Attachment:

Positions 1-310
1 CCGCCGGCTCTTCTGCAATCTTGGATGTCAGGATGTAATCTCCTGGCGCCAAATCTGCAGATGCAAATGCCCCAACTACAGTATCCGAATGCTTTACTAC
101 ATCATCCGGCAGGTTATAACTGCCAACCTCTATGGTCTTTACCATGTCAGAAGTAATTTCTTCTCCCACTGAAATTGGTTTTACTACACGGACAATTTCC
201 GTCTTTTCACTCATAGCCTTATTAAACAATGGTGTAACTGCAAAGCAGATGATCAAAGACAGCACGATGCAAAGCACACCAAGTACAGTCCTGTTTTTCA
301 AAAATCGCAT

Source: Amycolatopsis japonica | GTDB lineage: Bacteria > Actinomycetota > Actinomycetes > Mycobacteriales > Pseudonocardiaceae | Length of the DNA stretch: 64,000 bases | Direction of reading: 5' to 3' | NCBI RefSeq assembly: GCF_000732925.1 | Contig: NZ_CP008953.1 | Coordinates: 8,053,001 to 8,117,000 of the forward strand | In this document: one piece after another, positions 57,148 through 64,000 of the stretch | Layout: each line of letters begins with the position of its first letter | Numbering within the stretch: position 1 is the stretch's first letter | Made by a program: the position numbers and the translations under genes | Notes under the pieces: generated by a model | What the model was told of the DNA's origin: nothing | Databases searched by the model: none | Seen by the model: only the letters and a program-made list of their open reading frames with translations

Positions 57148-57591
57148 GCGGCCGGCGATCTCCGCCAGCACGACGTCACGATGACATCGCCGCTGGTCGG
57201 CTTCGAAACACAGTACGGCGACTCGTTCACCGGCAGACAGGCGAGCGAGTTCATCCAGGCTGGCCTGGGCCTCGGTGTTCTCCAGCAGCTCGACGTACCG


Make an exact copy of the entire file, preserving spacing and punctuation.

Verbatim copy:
Positions 1-310
1 CCGCCGGCTCTTCTGCAATCTTGGATGTCAGGATGTAATCTCCTGGCGCCAAATCTGCAGATGCAAATGCCCCAACTACAGTATCCGAATGCTTTACTAC
101 ATCATCCGGCAGGTTATAACTGCCAACCTCTATGGTCTTTACCATGTCAGAAGTAATTTCTTCTCCCACTGAAATTGGTTTTACTACACGGACAATTTCC
201 GTCTTTTCACTCATAGCCTTATTAAACAATGGTGTAACTGCAAAGCAGATGATCAAAGACAGCACGATGCAAAGCACACCAAGTACAGTCCTGTTTTTCA
301 AAAATCGCAT

Source: Amycolatopsis japonica | GTDB lineage: Bacteria > Actinomycetota > Actinomycetes > Mycobacteriales > Pseudonocardiaceae | Length of the DNA stretch: 64,000 bases | Direction of reading: 5' to 3' | NCBI RefSeq assembly: GCF_000732925.1 | Contig: NZ_CP008953.1 | Coordinates: 8,053,001 to 8,117,000 of the forward strand | In this document: one piece after another, positions 57,148 through 64,000 of the stretch | Layout: each line of letters begins with the position of its first letter | Numbering within the stretch: position 1 is the stretch's first letter | Made by a program: the position numbers and the translations under genes | Notes under the pieces: generated by a model | What the model was told of the DNA's origin: nothing | Databases searched by the model: none | Seen by the model: only the letters and a program-made list of their open reading frames with translations

Positions 57148-57591
57148 GCGGCCGGCGATCTCCGCCAGCACGACGTCACGATGACATCGCCGCTGGTCGG
57201 CTTCGAAACACAGTACGGCGACTCGTTCACCGGCAGACAGGCGAGCGAGTTCATCCAGGCTGGCCTGGGCCTCGGTGTTCTCCAGCAGCTCGACGTACCG